December 6, 2013

Once wars are over, shouldn’t the spoils of war be returned as an act of reconciliation?

Posted at 2:07 pm in Elgin Marbles, Similar cases

Following David Cameron’s questioning by the Chinese over disputed artefacts in the British Museum, this article looks at some of the other similar cases & how perhaps the ownership of cultural artefacts needs rethinking.

David Cameron signed up on Weibo - a Chinese Social Network

David Cameron signed up on Weibo – a Chinese Social Network

Khaleej Times (UAE)

Render unto Caesar…
6 December 2013

BRITISH PRIME Minister David Cameron’s visit to China has evoked at least one reaction from the Middle Kingdom that is going to find resonance in many parts of the world. It is the demand that Britain return the Chinese national treasures looted by the British Army during the sacking of the Forbidden City following a peasant uprising in the 19th century.

The British Museum alone has 23,000 such trophies lifted after an eight-nation Western troop brutally put down the uprising. Thousands more plundered works of art lie scattered around the world. The British Museum has refused to hand over its ill-gotten gains, claiming they have now become part of world heritage and can be enjoyed by more people if they are in a centrally located place like London. If location is the criterion, then the UAE can lay one of the best claims to housing the looted collection.

China is not the only aggrieved party. During its dark days of colonisation by the British, India’s renowned wealth was pillaged by the East India Company, including the famed Koh-i-Noor diamond, that is now part of the British crown jewels. Cameron, facing a demand for its return when he toured India in February, rejected it, saying he did not believe in “returnism”. The same logic about the British Museum’s centrality has been used to refuse to return the Elgin Marbles, the Greek sculptures that were removed from Athens during the rule of the Ottoman Empire. During times of full-scale war the banditry has been even more fearsome. Napoleon is said to have been a role model for the Third Reich of Hitler that sieged Europe, the Soviet Red Army in its turn wrested away treasures from occupied Germany, Japanese troops ransacked East and Southeast Asia while Africa was despoiled by several armies during several wars.

But when wars died and peace was declared, no nation ought to claim monopoly on world treasures, especially when they happen to be looted. As Xie Chensheng, a Chinese cultural heritage preservation expert, pointed out, “Cultural wealth can be shared by the whole world, but not the ownership, just like the property rights on software.” Britain should think of initiating talks with other museums in major world cities to rotate such collections. Or else it should stop crying hoarse over the violation of copyrights and intellectual property rights.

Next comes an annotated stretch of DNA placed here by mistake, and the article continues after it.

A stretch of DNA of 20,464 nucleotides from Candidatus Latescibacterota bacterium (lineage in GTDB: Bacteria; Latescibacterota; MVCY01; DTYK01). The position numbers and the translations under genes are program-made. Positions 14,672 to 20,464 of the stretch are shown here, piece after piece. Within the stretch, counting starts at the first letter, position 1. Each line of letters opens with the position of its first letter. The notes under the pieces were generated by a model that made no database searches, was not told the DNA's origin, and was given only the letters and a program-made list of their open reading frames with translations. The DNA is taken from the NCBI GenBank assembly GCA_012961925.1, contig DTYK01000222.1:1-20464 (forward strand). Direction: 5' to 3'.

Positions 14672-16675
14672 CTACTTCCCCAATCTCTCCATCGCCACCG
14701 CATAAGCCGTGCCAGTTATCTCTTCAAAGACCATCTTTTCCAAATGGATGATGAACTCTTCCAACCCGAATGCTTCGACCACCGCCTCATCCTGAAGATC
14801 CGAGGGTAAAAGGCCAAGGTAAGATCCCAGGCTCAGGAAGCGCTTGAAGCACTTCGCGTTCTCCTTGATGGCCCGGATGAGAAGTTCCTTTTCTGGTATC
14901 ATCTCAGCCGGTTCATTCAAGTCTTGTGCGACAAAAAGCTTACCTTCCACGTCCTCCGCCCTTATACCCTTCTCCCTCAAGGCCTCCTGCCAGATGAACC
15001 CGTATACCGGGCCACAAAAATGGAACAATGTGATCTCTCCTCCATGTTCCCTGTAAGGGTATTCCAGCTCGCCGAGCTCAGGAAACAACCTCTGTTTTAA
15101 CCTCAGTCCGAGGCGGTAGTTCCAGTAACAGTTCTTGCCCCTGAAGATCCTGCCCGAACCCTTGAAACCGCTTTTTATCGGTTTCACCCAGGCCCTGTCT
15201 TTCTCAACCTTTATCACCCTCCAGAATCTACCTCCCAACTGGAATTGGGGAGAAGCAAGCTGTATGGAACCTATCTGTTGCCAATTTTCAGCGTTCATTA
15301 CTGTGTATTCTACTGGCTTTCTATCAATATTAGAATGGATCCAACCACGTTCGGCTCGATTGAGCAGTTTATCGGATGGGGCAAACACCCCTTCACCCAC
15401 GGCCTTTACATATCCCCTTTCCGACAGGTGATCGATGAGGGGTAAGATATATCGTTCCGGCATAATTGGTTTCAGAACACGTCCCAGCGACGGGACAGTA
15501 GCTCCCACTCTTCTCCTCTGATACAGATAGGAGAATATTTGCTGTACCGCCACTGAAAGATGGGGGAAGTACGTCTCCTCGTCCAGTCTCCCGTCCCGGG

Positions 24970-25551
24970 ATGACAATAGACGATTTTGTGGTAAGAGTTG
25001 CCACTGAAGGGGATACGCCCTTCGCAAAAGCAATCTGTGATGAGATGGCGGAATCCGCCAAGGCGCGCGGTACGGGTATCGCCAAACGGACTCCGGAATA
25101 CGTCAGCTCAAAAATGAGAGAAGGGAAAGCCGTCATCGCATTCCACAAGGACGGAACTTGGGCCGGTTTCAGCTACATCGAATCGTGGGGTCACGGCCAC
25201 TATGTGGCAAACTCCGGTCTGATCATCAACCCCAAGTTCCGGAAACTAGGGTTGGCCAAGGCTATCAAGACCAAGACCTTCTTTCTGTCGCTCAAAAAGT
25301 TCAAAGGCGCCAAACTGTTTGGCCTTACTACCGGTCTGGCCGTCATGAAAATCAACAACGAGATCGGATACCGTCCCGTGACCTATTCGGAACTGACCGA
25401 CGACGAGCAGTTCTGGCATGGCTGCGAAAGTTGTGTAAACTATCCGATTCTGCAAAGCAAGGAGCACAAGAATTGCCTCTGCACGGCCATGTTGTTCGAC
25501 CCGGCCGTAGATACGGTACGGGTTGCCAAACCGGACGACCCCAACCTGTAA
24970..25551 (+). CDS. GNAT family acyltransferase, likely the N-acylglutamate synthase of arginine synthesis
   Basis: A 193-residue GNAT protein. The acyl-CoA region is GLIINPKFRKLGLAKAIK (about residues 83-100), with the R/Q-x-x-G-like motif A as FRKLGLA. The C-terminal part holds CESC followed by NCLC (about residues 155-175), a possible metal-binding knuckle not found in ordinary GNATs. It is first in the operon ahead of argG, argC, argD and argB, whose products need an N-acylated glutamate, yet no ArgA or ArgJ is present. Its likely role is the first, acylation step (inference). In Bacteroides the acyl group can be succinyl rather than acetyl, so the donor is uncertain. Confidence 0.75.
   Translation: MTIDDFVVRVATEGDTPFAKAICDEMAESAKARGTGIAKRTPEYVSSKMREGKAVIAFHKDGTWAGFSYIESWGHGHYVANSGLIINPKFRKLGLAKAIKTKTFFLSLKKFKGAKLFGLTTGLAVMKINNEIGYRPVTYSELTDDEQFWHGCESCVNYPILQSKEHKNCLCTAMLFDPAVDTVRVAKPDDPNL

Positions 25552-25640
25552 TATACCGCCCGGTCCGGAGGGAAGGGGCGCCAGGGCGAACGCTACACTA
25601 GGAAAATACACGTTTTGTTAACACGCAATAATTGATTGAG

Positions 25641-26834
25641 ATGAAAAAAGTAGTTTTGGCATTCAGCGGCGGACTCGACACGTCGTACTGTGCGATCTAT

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  1. christos_mak said,

    12.06.13 at 2:12 pm

    RT @elginism: Blog post: Once wars are over, shouldn’t the spoils of war be returned as an act of reconciliation?

  2. Dennis Menos said,

    12.06.13 at 11:29 pm

    Dennis Menos liked this on Facebook.

  3. clickerama1 said,

    12.07.13 at 5:58 am

    @elginism yes.

  4. Dr.Kwame Opoku said,

    01.09.14 at 10:36 am

    You are singing my favourite song. I agree entirely with you that the so-called spoils of war should be returned when the war is over. The only question is whether we will be able to convince those from nations that have in the last hundred years been involved in various wars on all continents and have gathered a considerable amount of the cultural artefacts of other peoples. They may think that if these artefacts are to be returned at the end of the war, then there is no point in gathering them.
    This would go against their warring traditions and the enormous advantages they derive from this illegal possession and control over the property of other peoples. Besides in some cases, such as Benin, these artefacts have been deliberately targeted before the war to defray the costs of the envisaged military operations and damage allegedly caused by the defeated people. Thus victorious nations will not easily return these looted objects.
    It seems the only way to secure the return of these national treasures is to impress upon the holders the seriousness of the owners of the artefacts by putting the holders in a position where the continued holding of the artefacts is no longer profitable. The message must be conveyed in a most forceful manner with accompanying measures to underline the position. Kwame Opoku.

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